Overview of Assessment

Assessment  is ongoing throughout the semester. Your knowledge and understanding of course content is assessed through participation in class exercises, oral presentations and through the application of learned skills and insights to your writing tasks.

Assessment Tasks

To demonstrate competency in this course you will need to complete all of the following assessment tasks to a satisfactory standard. You will receive written feedback on all assessment (refer to Blackboard for assessment criteria). Submission dates for tasks fall on the day you attend class.

Assessment 1. Write Three Scenes
Working with a given script, identify an opportunity to write a sequence of three scenes that will further develop the story. The scenes will be between 60 secs and two minutes, and will advance the story, while remaining stylistically and dramatically appropriate to the series.

Due: Week 5, Tues 7 March

Assessment 2. Write a Script Report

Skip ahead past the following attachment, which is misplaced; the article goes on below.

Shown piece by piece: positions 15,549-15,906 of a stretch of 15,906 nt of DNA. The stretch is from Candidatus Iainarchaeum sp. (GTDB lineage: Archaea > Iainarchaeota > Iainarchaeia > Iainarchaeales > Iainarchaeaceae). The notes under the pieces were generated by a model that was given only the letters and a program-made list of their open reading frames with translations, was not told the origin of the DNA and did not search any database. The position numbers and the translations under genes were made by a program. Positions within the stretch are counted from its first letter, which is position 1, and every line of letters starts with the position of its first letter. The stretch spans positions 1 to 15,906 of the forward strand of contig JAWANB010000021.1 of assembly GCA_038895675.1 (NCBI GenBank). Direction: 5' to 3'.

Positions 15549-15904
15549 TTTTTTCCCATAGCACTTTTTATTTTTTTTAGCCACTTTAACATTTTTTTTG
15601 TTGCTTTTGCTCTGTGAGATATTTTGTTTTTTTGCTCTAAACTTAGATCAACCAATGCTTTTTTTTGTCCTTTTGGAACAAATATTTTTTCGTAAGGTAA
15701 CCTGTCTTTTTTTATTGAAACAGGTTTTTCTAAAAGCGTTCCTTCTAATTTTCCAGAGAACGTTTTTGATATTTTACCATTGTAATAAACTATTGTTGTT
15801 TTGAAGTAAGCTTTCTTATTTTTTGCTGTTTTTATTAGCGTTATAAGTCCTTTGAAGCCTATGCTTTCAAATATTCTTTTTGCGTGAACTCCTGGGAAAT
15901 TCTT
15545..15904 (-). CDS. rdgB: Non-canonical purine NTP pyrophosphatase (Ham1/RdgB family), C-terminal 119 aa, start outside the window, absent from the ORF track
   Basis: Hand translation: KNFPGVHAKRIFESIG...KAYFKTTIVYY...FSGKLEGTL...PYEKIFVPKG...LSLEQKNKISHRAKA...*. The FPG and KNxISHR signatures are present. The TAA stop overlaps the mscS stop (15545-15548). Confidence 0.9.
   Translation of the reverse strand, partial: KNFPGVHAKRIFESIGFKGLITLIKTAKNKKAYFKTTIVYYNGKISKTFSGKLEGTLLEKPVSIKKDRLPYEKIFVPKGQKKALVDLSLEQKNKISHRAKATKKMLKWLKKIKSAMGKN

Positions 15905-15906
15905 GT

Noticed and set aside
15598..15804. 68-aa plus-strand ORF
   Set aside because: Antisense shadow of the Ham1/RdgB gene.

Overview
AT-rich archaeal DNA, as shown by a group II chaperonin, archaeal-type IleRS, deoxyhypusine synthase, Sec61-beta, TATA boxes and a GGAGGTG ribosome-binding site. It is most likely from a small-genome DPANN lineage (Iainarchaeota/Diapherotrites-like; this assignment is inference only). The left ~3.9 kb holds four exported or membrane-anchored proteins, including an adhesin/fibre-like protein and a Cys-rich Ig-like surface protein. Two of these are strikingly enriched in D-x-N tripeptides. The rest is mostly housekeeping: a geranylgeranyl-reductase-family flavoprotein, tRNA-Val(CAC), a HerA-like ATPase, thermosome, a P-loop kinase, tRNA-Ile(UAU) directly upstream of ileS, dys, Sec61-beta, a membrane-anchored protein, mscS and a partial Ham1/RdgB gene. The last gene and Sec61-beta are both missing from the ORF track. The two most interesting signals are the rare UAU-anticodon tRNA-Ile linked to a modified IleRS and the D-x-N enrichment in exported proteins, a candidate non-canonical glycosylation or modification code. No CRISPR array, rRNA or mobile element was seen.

You will write a 1500-word script report of a previously unseen TV drama script, in which you will assess the effectiveness of its various elements including character, dialogue, big print and plot construction.

Due: Week 10, 11 April

Assessment 3. Present a Critique of a Produced TV Drama Series Episode
You will assess a produced episode of a TV series. In particular you will consider the relationships between the plot, character, performance, direction and editing. How well do these elements work together? What tensions exist between them?

You will present your assessment in class, and you will be assessed on your presentation. Allow 10 minutes for your presentation, and 10 minutes for discussion.

The focus of this activity is on the produced episode. However, you are welcome to also reference the written script of the episode, if it is available.

Due: Week 14, 15 or 16 (16, 23, 30 May), on a day and time negotiated with your teacher.

Once you have demonstrated competency, your final assessment task will be graded (refer to Blackboard for grading rubric).

80 – 100% CHD - Competent with High Distinction
70 – 79% CDI - competent with Distinction
60 – 69% CC - competent with Credit
50 – 59% CAG - competency achieved – Graded
NYC - not yet competent

For further information on the assessment and grading criteria, please refer to the course Blackboard site. 

Assessment Matrix

The assessment matrix demonstrates alignment of assessment tasks with the relevant unit of competency. The assessment matrix for this course can be found on Blackboard or from your teacher.

Other Information